I will say, the one thing Mac has done well is avoiding the exact problem the OP describes. They basically have 2 laptops, with a few different monitor sizes. The specs can vary slightly, but not so much as to make a real difference.
You're right! I read the title of the article, not the title of the fair when I was thinking this. Doh!
Sounds like an awesome result, but isn't this more a feat of engineering than science? Not that I am complaining per se, but I feel that it's important that people recognize the difference.
Why do you need an expensive PR firm when you already have David Pogue working for you?
Because reading a normal desktop's output from 15 feet away on the couch is hard. The nice thing about these is that the UI is designed for easy reading and navigation with a remote.
BinaryMage found a pretty shocking bit- apparently the Chinese government has shut down 1.3 million websites in 2010, an incredible 41% of all sites behind the great firewall. The usual reasons (pornography) are cited, as well as the reminder that China blocks Facebook, Twitter, and YouTube from its citizens. Anyone behind the firewall know if Slashdot is currently blocked? I've heard it varies.
teh31337one writes "AT&T and Deutsche Telekom have entered into a definitive agreement for the sale of T-Mobile USA for $39 billion in cash and stocks. Press release here." Gripes one anonymous reader: "Americans will have even less choice now when it comes to cell phone carriers. Say good-bye to the one that had the best customer service and was most friendly towards Android and rooting."
An anonymous reader writes "The NYTimes announces their three pricing tiers for digital access. An interesting note: 'Readers who come to Times articles through links from search, blogs and social media like Facebook and Twitter will be able to read those articles, even if they have reached their monthly reading limit. For some search engines, users will have a daily limit of free links to Times articles.'"
Lil'wombat writes "George RR Martin has completed his long awaited conclusion to the A Song of Ice and Fire series. A Dance with Dragons will be published on July 12, 2011. Let the celebrations begin! And everyone was worried that he was going to pull a Jordan."
adeelarshad82 writes "Yesterday's announcement of the second-generation iPad showed exactly why there was so much excitment around the device. As the video hands on shows, iPad 2 makes up for all the things lacking in the original iPad. The 1GHz dual-core A5 chip does justice to apps like Photo Booth and over all user experience. Moreover, while the screen carries the same resolution, Apple was able to pack it in a noticably thinner iPad 2. Infact its dimensions, 13.4 mm to 8.8mm thick, make it 33% thinner than iPhone 4. Also while the cameras aren't HD, the inclusion itself provides an opportuntiy for Facetime, which is actually more interactive than what we've seen so far on other Apple devices."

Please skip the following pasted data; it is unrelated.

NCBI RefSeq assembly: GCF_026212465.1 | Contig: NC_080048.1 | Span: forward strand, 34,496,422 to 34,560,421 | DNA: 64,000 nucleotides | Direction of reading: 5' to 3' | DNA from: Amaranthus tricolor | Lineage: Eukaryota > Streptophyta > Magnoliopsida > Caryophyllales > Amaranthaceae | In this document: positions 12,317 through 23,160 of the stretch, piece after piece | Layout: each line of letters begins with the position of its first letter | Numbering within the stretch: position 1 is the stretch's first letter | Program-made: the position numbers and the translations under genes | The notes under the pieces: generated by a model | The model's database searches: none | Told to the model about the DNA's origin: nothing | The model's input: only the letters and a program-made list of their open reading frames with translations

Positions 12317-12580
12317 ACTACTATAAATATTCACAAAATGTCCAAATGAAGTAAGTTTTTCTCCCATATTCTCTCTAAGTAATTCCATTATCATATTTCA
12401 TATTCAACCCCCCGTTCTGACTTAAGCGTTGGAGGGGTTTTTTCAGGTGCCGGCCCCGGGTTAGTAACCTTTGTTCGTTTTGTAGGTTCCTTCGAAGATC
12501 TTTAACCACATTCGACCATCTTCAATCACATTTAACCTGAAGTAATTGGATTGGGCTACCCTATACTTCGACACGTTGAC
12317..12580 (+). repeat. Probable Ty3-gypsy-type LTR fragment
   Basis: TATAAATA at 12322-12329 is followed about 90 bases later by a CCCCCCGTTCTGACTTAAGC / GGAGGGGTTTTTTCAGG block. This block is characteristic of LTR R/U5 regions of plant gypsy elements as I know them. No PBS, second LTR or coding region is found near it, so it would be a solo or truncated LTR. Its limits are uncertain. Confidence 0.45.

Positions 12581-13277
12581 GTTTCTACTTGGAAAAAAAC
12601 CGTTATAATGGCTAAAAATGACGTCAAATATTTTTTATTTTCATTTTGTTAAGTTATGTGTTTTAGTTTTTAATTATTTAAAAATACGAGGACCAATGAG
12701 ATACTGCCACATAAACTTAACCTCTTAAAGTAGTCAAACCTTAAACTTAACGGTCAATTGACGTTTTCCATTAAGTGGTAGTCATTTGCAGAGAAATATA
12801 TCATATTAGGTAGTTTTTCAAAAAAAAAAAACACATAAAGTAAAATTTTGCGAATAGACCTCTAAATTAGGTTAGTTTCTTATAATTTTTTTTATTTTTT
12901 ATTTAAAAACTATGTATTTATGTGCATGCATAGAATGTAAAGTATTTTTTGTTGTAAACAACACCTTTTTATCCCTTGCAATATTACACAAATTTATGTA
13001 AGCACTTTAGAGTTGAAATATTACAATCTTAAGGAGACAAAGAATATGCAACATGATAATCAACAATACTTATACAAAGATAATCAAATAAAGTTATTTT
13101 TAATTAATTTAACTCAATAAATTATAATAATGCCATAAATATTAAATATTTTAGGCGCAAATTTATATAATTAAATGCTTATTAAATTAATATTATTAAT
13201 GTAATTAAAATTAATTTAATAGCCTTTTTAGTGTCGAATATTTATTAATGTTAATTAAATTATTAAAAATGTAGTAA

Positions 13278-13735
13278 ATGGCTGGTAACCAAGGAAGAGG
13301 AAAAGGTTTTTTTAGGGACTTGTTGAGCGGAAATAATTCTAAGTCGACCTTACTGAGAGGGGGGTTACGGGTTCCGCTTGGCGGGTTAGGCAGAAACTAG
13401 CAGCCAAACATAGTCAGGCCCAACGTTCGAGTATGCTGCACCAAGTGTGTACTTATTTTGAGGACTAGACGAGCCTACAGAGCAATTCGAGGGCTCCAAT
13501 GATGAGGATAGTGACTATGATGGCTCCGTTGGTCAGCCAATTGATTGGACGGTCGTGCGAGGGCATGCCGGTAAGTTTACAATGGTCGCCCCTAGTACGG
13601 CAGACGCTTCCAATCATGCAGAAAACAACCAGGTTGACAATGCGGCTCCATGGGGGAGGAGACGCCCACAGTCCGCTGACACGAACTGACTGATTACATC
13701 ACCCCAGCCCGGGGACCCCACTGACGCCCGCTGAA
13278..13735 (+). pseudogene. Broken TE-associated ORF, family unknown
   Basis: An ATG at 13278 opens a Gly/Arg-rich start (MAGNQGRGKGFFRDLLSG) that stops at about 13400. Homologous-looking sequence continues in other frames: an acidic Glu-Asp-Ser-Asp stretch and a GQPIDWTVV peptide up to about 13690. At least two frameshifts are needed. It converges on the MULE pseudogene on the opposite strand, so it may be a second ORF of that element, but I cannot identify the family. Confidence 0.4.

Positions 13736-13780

Although as I write this the store is still down, the Apple web site has officially published the specs for the revised MacBook Pros, which top out at 2.2GHz quad-core Intel Core i7 for the 17" as well as offering a 512GB solid state drive. Somehow I don't think my boss will let me expense the one I want.
aesoteric writes "An EMC test engineer has pleaded guilty to stealing almost $1 million worth of kit from his employer. He reportedly stole the unspecified goods from the storage giant's North Carolina factory using 'a small bag' to smuggle the kit out before selling it on the internet under a pseudonym."
GovTechGuy writes "A new bill unveiled Wednesday by House Homeland Security chairman Bennie Thompson (D-Miss.) would give the Department of Homeland Security the authority to enforce federal cybersecurity standards on private sector companies deemed critical to national security. The Homeland Security Cyber and Physical Infrastructure Protection Act of 2010 authorizes DHS to establish and enforce risk and performance-based cybersecurity standards on federal agencies and private sector companies considered part of the country's critical infrastructure. Such firms include utilities, communications providers and financial institutions."